Skip to content
Articles

The 9 attributes of highly successful value chains

Why are some companies better than others at capturing value for their sustainably sourced products? It could be in the way they form relationships with their partners. New research reveals nine attributes of successful supply chains. The research was conducted by the Agribusiness and Economics Research Unit and funded by Our Land and Water's Rewarding Sustainable Practices programme.

These attributes could provide a template for success. How does your value chain stack up?

  1. Agree on your values 

The companies in this study stand for something more than just taste and quality. It could be environmental or social values, a family story or be grounded in a Te Ao Māori worldview. Critically, those values are upheld by all the players in the value chain and provide distinctiveness in the marketplace. The power of the brand story is in its integrity. When one of the players fails to uphold the values the brand suffers.

  1. Know your consumers

Value is created by your consumers – it exists in their mind not in your cost ledger. The successful value chains in this research identify what their consumers value and work back to the producer to meet those expectations.

  1. Strive for quality

Consumers will pay a premium for quality. This includes taste and texture as well as verified safety, health, social and environmental claims. Companies in this study set high-quality standards across the whole value chain – and stick to them!

  1. Share the power

In successful value chains, no single player dominates. One may have more power (such as a retailer), one may provide leadership (such as an IP owner like Zespri), and another may be a champion (such as the brand owner). Governance in these chains looks more like a network than a hierarchy and the currency is information.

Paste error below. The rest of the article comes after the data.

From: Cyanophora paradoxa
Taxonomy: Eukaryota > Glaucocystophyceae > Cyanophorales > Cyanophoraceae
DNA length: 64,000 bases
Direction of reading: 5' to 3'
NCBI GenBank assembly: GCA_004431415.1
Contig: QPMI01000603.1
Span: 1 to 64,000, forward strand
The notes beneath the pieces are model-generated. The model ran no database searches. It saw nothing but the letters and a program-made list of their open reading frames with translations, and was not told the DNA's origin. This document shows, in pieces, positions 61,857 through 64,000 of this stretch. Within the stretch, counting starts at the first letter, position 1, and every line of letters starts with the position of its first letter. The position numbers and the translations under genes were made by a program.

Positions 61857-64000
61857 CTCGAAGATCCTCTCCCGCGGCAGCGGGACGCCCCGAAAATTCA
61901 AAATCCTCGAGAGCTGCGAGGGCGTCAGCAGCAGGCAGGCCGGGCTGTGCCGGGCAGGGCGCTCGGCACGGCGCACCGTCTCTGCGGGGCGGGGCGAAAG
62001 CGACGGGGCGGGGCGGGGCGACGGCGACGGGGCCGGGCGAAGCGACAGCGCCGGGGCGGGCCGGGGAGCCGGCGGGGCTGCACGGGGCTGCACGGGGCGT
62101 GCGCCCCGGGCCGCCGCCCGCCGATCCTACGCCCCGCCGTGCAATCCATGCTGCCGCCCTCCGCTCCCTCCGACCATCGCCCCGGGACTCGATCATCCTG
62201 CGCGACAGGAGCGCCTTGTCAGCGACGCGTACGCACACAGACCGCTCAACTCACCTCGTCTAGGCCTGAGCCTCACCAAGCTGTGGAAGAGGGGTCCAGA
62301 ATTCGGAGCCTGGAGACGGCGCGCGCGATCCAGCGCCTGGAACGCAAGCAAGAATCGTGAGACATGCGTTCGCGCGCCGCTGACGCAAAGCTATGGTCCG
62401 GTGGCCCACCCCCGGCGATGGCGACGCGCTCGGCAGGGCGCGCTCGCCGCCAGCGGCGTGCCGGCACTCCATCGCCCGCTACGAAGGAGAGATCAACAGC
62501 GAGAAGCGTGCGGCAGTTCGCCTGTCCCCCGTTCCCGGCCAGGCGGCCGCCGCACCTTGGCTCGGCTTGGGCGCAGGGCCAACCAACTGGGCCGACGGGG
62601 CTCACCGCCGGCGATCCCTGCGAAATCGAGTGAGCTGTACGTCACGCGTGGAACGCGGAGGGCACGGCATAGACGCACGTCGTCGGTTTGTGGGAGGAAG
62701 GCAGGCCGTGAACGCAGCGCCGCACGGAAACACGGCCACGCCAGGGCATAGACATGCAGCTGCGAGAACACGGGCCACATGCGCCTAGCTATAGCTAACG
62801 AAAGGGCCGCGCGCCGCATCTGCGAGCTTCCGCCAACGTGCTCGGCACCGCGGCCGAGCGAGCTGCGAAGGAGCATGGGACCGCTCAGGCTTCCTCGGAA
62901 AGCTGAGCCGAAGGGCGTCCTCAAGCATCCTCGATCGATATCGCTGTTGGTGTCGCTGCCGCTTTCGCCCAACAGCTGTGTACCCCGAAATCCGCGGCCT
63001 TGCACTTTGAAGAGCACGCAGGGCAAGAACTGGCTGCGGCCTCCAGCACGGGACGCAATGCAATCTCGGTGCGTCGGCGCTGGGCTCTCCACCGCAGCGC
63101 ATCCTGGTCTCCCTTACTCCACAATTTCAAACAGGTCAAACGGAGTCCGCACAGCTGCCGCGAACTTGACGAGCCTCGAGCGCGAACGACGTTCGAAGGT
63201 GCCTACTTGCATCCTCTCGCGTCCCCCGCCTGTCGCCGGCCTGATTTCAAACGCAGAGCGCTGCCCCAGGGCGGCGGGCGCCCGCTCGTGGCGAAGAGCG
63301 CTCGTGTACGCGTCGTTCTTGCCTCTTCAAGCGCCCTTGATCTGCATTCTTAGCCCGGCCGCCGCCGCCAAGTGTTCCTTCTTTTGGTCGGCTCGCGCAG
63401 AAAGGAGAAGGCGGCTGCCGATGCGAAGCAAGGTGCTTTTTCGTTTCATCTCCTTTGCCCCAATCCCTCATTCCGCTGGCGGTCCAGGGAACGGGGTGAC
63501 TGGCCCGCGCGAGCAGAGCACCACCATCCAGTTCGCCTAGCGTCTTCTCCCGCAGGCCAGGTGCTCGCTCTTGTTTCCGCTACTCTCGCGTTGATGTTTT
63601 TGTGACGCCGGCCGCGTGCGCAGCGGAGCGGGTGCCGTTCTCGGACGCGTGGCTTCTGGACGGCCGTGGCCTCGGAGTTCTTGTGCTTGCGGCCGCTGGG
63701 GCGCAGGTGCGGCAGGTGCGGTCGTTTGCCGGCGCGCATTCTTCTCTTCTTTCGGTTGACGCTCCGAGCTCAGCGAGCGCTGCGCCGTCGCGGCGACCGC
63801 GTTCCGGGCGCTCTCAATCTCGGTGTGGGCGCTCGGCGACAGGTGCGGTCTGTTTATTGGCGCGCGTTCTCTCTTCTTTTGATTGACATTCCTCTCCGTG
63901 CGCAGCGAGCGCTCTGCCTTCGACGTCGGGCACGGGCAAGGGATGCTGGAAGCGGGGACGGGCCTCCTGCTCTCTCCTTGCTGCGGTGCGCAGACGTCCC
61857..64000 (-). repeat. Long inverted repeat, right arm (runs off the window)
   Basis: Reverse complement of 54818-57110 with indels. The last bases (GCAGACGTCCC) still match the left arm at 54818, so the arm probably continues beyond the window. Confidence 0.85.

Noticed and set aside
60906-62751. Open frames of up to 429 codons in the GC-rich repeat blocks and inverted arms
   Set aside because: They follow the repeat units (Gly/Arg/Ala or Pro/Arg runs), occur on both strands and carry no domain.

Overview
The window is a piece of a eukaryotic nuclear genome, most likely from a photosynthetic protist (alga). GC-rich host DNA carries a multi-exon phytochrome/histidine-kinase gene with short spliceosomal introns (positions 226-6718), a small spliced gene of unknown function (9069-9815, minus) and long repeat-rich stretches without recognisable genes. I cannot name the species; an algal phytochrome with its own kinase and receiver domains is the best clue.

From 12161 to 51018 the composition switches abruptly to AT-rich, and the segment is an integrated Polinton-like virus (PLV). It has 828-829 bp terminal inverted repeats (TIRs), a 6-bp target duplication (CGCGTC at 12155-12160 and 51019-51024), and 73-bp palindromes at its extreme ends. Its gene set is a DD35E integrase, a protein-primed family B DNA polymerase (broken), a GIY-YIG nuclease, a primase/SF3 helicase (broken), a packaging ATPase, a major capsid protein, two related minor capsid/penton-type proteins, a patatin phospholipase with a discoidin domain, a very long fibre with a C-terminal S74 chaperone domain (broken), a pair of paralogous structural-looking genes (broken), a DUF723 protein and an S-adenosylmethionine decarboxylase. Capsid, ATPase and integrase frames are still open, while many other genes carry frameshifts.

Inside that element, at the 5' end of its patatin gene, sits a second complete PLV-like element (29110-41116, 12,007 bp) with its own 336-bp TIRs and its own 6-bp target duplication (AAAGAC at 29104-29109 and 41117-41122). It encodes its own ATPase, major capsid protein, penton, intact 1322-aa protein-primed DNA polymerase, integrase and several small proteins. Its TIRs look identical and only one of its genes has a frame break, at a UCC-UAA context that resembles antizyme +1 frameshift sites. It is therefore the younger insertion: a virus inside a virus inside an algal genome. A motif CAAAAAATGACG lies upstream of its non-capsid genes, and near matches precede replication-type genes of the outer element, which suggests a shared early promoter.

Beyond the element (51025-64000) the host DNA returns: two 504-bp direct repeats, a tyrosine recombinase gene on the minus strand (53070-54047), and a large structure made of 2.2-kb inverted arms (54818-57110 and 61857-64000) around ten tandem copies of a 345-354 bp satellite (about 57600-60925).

1. Co-create the value

Now that they’re aligned with the consumer need, agreed values and strong relationships, the players collaborate to optimise the chain (remove cost) or create new products (add value).

  1. Share the knowledge

Information sharing among the players is frequent, free-flowing, often face-to-face – kanohi ki te kanohi – and multi-lingual. And the more they talk the more collaborative they become, whether it’s through formal research or informal conversations.

Collective Values Compass Diagram R02 Large
Eight of the attributes consist of a broad range of sub-disciplines and are underpinned by the most important attribute: a core set of shared values
  1. Incentivise the right behaviour

These value chains sometimes share costs and rewards to reduce downside risk and incentivise partnerships. And contracts are always aligned to the end result: a happy, well-fed consumer!

  1. Adjust for scale

Successful chains adapt for scale: high-volume, low-margin products drive for economies of scale. Low-volume, high-value chains protect the artisan perception of a brand. Scale is a key consideration for profitability.

  1. Build resilience

Storms come. Ships get stuck. These value chains create resilience by deploying protective financial instruments and delivery redundancies – all underpinned by strong communication and warmth of relationships, best expressed as whanaungatanga or manaakitanga. 

The diagram is copyright of Agribusiness and Economics Research Unit and is licensed under the Creative Commons Attribution 3.0 New Zealand licence

Latest Articles

Scroll To Top